Monday, February 16, 2009

The economics of tornado damage

Lately, I've been wondering about the significance of the dollar damage estimates for tornadoes provided by, say, Storm Data. These numbers seem to come out within a few days of an event, and I'm pretty uncertain about their real meaning. I'm guessing that someone (it's unclear just who) has estimated the cost of structures damaged or destroyed by a tornado. Apart from uncertainties associated with these estimates (and I know little about those uncertainties), this seems to be a vastly oversimplified way to understand the economic impact of tornadoes.

Of late, we've been seeing a fascinating impact story on TV about Greensburg, Kansas (virtually wiped off the map by a tornado in 2007): the "greening" of Greensburg. This had been a small town whose main claim to fame was the world's largest hand-dug well. Now, it seems that the town is being rebuilt in a way to make it a model for an environmentally-conscious community. In the long run, the tornado might have had a positive impact on Greensburg! This is not to minimize the significance of the losses, but to suggest that, at least in economic terms, Greensburg might turn out to be substantially better off than they were before. The jury is still out on this, of course, but there's cause for some optimism.

In 1999, the tornado outbreak of 3 May in Kansas and Oklahoma hit the town of Stroud very hard. Its main industries included an outlet mall on the Interstate through town, a factory, and a hospital. Apparently, after being heavily damaged, the outlet mall and factory were not rebuilt, costing the town jobs and income. Where does that impact show on the ledger for that tornado? This is an obvious economic impact that isn't accounted for at all in the dollar damage estimates after the fact.

It seems to me that economics is another example of a complex, highly nonlinear system (as is the weather itself). Deep understanding is required to do a comprehensive analysis of the economic impact of a devastating natural hazard event. There are all sorts of costs that aren't accounted for in the damage done to structures. The cost of the physical and mental trauma, the loss of income when people aren't able to go to work, the business losses by being shut down along with inventory damaged or destroyed. Plus, there are unaccounted-for benefits for some elements within a community - hardware store business might experience a large positive surge in sales of the means by which damage can be repaired, construction businesses experiencing a boom, replacement of obsolete or worn-out infrastructure (personal or commercial) with the help of insurance, and so on. Infusion of insurance, as well as state and federal funds can offset some of the damage costs. There are short-term and long-term impacts, the latter of which certainly are rarely, if ever, considered and definitely are not included in Storm Data.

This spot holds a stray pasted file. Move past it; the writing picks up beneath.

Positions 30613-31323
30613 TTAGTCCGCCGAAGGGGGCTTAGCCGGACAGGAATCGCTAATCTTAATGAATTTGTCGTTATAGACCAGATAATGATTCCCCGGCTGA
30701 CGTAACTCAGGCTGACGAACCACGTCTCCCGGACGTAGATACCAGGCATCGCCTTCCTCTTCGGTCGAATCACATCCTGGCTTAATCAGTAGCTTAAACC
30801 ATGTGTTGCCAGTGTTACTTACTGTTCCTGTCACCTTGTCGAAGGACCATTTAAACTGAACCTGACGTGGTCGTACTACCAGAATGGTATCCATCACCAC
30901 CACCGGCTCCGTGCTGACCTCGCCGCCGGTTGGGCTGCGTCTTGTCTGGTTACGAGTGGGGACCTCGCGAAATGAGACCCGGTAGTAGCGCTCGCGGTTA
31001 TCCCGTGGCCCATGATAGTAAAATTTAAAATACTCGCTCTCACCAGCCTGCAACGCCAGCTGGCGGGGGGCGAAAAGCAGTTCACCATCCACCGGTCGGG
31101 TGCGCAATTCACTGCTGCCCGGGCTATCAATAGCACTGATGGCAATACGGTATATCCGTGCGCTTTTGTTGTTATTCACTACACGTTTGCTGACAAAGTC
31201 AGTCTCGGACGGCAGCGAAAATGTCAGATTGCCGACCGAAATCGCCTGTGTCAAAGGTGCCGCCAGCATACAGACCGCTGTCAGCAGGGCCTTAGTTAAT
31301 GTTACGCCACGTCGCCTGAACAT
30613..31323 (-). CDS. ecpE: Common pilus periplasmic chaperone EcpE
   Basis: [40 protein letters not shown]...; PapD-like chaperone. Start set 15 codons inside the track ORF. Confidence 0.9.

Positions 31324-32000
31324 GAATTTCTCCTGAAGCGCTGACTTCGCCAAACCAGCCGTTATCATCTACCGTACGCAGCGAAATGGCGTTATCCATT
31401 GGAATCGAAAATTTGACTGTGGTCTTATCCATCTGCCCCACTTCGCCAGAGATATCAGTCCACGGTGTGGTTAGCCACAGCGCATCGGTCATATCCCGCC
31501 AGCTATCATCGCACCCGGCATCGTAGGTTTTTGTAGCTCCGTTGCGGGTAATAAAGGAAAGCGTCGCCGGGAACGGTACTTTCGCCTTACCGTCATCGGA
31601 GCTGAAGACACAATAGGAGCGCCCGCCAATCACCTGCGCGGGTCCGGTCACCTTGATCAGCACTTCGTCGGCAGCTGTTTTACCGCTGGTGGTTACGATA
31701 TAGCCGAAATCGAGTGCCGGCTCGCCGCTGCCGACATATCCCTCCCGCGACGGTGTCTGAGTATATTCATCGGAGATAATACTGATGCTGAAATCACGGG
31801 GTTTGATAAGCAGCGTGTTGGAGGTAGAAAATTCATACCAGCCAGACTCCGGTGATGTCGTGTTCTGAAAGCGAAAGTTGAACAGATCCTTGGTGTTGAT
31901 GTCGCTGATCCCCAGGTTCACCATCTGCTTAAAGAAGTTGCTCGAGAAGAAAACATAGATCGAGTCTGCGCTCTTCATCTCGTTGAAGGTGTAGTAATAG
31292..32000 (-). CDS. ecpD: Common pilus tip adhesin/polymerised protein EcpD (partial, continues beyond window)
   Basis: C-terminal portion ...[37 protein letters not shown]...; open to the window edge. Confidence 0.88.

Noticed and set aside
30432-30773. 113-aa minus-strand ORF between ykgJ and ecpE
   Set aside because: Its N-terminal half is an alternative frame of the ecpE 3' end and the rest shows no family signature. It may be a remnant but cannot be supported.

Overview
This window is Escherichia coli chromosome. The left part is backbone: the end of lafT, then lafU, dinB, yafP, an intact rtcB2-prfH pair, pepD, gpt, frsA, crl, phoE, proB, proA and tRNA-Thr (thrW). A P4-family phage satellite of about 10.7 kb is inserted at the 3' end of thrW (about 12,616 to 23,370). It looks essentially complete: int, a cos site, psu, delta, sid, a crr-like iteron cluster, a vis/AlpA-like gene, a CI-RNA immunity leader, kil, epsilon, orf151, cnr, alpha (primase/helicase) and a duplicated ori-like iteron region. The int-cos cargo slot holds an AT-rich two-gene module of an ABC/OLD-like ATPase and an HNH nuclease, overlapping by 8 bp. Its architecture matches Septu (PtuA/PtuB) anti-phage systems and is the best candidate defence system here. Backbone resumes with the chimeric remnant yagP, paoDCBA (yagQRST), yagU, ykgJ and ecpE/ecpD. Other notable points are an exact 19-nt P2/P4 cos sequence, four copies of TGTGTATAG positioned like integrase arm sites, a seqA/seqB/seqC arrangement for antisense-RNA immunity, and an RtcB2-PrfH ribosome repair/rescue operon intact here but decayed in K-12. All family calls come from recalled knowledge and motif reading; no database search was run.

I'm sure there are many elements of a community economy about which I'm unaware - I'm not an economist, after all - so I'm confident that a complete accounting of any specific tornado's impact has never really been done, to say nothing of the impact of the 1000 or so tornadoes that occur in the USA every year. Therefore, this topic seems ripe for a collaboration with some real economists. Unfortunately, the small number of economists I've mentioned this to aren't really looking for additional projects to fill up their copious spare time! I can understand their reluctance to add something new to their table, but it's disappointing.

If we want to have a clear understanding of the economic impacts of tornadoes, and I see many reasons why we meteorologists should want this information, then this is a major project just waiting to be done. It seems likely I won't be able to be a part of it, but I sure hope someone can make this happen!